Friends of Northern Lake Champlain president Kent Henderson, 2-7-2020

Longtime president of Friends of Northern Lake Champlain Kent Henderson presents during the winter farm meeting annually organized by the water quality group with the Farmer’s Watershed Alliance and Agrilab Technologies.

ST. ALBANS – As members of the agriculture and water quality communities came together amid Friday’s snowstorm for an annual winter farm meeting, presenters returned to a common theme: most of the progress in improving Lake Champlain came courtesy of agriculture.

Presenters referred primarily to the latest issuance of the Clean Water Initiative’s annual report, which found most of the phosphorus losses in the Lake Champlain watershed could be attributed to improvements made in the agricultural sector.

As previously reported in the Messenger, the Clean Water Initiative noted annual phosphorus reductions in the Lake Champlain Basin increasing with each subsequent year since the passage of the Clean Water Act in 2015.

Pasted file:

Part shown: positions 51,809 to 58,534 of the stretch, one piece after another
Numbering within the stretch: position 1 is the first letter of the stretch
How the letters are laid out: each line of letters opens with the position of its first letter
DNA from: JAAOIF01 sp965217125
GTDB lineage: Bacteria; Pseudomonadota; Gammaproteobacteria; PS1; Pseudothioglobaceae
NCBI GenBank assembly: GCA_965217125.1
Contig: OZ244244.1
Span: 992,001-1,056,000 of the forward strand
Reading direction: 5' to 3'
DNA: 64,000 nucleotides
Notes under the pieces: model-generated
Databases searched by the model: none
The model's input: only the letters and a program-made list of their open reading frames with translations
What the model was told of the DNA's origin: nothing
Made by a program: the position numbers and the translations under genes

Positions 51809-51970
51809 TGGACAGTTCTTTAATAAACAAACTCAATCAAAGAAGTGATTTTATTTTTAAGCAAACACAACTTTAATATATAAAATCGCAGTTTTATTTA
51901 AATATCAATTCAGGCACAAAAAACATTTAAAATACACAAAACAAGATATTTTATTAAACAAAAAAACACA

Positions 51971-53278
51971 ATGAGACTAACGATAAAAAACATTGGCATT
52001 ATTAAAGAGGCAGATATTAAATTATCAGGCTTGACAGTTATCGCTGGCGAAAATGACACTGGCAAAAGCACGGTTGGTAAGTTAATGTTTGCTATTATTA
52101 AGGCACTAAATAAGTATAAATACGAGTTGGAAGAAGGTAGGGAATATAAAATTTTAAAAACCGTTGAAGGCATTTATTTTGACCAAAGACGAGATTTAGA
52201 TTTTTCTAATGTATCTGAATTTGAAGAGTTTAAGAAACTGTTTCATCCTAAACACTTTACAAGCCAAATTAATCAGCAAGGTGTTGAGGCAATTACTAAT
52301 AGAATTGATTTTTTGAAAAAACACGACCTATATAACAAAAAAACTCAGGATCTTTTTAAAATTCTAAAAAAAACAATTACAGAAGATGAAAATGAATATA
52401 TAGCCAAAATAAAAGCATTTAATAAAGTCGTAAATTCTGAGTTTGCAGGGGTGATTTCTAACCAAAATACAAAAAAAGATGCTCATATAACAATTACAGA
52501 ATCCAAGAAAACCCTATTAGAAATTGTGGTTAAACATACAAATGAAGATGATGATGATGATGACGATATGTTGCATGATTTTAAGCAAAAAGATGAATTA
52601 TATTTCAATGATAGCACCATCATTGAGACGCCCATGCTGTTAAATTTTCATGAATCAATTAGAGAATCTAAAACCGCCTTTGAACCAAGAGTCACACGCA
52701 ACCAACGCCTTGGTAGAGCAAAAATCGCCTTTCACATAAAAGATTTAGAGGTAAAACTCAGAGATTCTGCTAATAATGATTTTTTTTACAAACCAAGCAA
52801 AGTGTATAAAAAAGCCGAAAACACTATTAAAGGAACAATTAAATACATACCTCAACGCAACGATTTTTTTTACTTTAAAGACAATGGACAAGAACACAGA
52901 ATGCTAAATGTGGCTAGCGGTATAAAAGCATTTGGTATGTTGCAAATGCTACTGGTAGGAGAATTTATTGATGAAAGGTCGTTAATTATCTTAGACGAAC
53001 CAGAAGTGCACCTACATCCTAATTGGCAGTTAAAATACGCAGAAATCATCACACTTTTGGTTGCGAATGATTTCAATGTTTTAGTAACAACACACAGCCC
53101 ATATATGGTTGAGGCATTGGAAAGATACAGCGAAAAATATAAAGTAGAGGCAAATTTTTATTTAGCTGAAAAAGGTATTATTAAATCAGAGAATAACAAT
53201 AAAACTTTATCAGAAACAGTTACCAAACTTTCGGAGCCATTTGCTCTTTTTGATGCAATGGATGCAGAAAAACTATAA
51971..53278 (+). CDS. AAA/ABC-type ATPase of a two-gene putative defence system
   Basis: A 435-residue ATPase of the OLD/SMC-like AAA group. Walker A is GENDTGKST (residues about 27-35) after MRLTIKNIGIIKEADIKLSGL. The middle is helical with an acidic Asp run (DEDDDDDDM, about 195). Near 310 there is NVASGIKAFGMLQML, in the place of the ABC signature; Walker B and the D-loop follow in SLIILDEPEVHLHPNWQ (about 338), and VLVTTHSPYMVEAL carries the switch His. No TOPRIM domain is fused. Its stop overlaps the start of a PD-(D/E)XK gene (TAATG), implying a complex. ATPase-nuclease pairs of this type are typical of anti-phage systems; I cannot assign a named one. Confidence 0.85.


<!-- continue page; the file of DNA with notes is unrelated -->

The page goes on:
The report attributes almost all of the phosphorus reductions in the Lake Champlain Basin to agriculture, identified in the state’s total maximum daily load (TMDL) agreement for Lake Champlain as the largest contributor of phosphorus in the watershed.

“If you look at it every year, there’s a little bit of improvement,” Friends of Northern Lake Champlain (FNLC)’s longtime president Kent Henderson said Friday. “You can say that’s agriculture’s leadership.”

Phosphorus is a needed nutrient for plant growth and a common component in fertilizers.

When washed into waterways, excess levels of phosphorus can also contribute to the growth of cyanobacteria or “blue-green algae,” whose blooms can sometimes be toxic and pose environmental and public health risks.

The state is under federal orders to reduce the amount of phosphorus annually washed into the Lake Champlain Basin from all land use sectors represented in the TMDL agreement.